The China-tops-Japan story is everywhere today. It's no surprise: It fits the familiar rise-of-China narrative (and the less sexy but also valid decline-of-Japan narrative).
The narratives are all about growth. As Japan's economy (like that of the U.S.) has wheezed through the financial crisis, China has continued to grow at about 10 percent per year:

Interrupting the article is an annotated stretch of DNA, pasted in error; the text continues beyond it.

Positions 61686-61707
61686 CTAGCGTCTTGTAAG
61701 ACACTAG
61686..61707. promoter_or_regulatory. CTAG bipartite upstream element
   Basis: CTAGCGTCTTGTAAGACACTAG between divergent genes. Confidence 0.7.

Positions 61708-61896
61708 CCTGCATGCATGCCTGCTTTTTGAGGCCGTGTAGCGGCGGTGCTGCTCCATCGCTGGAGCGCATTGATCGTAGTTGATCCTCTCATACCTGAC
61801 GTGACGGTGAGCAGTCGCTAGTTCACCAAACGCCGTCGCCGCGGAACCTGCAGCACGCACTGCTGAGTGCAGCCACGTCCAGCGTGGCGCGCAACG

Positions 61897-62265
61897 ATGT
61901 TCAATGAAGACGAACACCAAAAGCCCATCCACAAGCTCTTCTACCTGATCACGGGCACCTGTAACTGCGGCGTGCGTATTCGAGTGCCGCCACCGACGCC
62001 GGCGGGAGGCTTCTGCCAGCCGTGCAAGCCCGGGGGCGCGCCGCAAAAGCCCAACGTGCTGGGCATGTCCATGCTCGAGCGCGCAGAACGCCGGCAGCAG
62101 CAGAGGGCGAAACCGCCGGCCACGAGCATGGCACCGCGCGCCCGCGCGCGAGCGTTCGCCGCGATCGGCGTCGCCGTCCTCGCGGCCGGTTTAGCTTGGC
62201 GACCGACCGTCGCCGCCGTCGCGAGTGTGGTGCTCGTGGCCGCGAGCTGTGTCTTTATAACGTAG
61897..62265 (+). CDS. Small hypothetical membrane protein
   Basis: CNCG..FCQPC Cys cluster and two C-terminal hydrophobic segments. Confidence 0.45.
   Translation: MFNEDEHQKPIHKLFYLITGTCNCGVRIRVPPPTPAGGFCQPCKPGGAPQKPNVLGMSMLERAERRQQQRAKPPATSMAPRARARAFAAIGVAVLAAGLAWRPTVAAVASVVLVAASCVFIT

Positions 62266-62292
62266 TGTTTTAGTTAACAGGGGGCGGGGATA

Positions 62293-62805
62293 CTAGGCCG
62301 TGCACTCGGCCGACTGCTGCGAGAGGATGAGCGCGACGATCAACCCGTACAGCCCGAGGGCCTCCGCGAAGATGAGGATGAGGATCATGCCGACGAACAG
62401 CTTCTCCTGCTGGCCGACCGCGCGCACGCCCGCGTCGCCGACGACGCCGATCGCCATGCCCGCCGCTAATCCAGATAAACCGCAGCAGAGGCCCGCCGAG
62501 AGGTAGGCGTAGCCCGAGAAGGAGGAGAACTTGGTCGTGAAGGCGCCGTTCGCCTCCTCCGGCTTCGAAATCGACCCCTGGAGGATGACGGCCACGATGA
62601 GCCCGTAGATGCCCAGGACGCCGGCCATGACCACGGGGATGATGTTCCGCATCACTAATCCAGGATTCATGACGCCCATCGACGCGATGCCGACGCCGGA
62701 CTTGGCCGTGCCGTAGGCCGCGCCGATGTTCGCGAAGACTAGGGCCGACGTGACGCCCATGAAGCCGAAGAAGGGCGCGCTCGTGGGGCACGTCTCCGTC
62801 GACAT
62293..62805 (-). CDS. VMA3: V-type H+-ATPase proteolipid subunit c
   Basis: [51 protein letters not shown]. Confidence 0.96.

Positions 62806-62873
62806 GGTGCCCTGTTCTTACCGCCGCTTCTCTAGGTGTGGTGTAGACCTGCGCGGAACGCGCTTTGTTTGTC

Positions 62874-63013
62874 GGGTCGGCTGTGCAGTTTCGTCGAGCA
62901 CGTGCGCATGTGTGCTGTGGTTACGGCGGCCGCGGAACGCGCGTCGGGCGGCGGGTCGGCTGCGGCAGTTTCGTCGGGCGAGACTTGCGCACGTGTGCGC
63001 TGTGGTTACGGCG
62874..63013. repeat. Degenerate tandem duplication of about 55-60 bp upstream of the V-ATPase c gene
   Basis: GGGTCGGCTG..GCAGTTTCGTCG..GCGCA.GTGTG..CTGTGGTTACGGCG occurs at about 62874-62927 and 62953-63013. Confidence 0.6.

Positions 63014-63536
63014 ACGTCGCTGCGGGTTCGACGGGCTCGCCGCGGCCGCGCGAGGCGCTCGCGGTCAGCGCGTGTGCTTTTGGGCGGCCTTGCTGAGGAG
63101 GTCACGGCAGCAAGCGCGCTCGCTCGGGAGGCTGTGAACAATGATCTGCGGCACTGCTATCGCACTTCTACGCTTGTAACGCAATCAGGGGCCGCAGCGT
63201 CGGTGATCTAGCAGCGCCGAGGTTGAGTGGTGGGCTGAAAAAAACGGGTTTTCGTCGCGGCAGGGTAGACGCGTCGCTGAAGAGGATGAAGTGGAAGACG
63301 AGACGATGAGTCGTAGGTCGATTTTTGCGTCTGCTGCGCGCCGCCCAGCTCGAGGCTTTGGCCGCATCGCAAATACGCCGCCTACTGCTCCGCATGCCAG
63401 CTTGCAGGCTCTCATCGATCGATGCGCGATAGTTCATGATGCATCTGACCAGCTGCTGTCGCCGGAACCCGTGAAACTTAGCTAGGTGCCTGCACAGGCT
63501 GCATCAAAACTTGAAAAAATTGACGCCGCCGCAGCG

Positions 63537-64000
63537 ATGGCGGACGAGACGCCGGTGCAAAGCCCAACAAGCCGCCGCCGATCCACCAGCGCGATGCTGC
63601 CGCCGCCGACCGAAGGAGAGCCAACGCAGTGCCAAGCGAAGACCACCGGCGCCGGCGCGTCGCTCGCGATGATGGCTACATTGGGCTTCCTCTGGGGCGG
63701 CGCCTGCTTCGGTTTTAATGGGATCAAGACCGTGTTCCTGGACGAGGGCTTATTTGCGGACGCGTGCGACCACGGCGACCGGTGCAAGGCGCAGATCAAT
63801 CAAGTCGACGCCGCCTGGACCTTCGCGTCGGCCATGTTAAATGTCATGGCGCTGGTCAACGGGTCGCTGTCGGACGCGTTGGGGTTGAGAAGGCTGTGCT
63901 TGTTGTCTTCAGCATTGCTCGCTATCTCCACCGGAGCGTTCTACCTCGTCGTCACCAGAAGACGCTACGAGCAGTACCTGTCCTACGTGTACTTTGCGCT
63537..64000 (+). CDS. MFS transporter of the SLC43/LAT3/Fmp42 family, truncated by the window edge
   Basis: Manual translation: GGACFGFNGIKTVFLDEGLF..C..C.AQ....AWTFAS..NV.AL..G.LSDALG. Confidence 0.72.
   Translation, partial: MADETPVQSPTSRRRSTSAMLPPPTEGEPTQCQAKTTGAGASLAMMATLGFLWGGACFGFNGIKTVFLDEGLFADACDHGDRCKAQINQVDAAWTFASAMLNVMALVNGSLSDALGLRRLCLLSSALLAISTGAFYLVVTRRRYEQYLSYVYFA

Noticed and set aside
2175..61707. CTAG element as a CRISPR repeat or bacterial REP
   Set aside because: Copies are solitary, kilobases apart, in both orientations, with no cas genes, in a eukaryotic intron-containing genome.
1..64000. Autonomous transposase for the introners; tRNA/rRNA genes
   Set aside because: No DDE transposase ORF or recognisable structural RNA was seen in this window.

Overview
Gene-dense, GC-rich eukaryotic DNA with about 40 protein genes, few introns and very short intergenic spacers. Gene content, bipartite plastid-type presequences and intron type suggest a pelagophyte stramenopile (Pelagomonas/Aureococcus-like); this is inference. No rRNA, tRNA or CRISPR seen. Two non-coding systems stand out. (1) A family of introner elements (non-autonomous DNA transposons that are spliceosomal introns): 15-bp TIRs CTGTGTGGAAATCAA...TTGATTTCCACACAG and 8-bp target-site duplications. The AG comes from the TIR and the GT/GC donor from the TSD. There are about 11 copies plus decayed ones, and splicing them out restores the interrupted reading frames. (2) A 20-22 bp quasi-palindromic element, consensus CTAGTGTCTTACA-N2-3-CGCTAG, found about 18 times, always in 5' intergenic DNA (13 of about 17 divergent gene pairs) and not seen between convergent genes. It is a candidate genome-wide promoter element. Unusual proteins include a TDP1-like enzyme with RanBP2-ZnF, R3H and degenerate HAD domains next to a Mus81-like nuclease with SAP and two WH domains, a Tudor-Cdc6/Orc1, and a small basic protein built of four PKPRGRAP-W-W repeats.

Of course, total GDP is a function not only of economic output but also of sheer size — the more people a country has, the bigger its GDP will be. So China's huge population is a a key reason its GDP is so big.
And while total GDP is a key measure of a country's footprint in the global economy, it doesn't say much about its people's standard of living. For that, the key is GDP per capita, a measure that strips away differences in population.
On that score, China remains far, far below both Japan and the U.S.: